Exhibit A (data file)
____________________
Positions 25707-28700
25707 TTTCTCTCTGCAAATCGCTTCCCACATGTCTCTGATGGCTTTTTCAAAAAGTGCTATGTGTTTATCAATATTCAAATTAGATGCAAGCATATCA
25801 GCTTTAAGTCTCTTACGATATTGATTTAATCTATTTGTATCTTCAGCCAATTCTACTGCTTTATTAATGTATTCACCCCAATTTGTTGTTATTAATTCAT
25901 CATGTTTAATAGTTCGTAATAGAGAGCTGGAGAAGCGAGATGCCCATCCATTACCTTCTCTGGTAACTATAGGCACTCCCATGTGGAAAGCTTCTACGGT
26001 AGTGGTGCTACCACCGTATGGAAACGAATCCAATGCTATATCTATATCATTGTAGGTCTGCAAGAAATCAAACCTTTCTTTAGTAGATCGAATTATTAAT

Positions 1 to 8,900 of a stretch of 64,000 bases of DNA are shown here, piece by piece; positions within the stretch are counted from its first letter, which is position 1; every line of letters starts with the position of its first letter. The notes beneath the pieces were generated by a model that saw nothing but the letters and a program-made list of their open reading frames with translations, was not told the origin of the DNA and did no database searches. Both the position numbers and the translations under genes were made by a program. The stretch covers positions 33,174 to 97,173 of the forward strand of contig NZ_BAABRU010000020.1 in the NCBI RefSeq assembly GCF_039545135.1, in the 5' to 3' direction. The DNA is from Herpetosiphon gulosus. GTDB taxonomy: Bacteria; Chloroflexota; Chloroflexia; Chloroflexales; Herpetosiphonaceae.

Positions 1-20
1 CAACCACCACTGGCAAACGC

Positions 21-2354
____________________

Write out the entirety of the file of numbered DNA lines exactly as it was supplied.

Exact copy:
Positions 25707-28700
25707 TTTCTCTCTGCAAATCGCTTCCCACATGTCTCTGATGGCTTTTTCAAAAAGTGCTATGTGTTTATCAATATTCAAATTAGATGCAAGCATATCA
25801 GCTTTAAGTCTCTTACGATATTGATTTAATCTATTTGTATCTTCAGCCAATTCTACTGCTTTATTAATGTATTCACCCCAATTTGTTGTTATTAATTCAT
25901 CATGTTTAATAGTTCGTAATAGAGAGCTGGAGAAGCGAGATGCCCATCCATTACCTTCTCTGGTAACTATAGGCACTCCCATGTGGAAAGCTTCTACGGT
26001 AGTGGTGCTACCACCGTATGGAAACGAATCCAATGCTATATCTATATCATTGTAGGTCTGCAAGAAATCAAACCTTTCTTTAGTAGATCGAATTATTAAT

Positions 1 to 8,900 of a stretch of 64,000 bases of DNA are shown here, piece by piece; positions within the stretch are counted from its first letter, which is position 1; every line of letters starts with the position of its first letter. The notes beneath the pieces were generated by a model that saw nothing but the letters and a program-made list of their open reading frames with translations, was not told the origin of the DNA and did no database searches. Both the position numbers and the translations under genes were made by a program. The stretch covers positions 33,174 to 97,173 of the forward strand of contig NZ_BAABRU010000020.1 in the NCBI RefSeq assembly GCF_039545135.1, in the 5' to 3' direction. The DNA is from Herpetosiphon gulosus. GTDB taxonomy: Bacteria; Chloroflexota; Chloroflexia; Chloroflexales; Herpetosiphonaceae.

Positions 1-20
1 CAACCACCACTGGCAAACGC

Positions 21-2354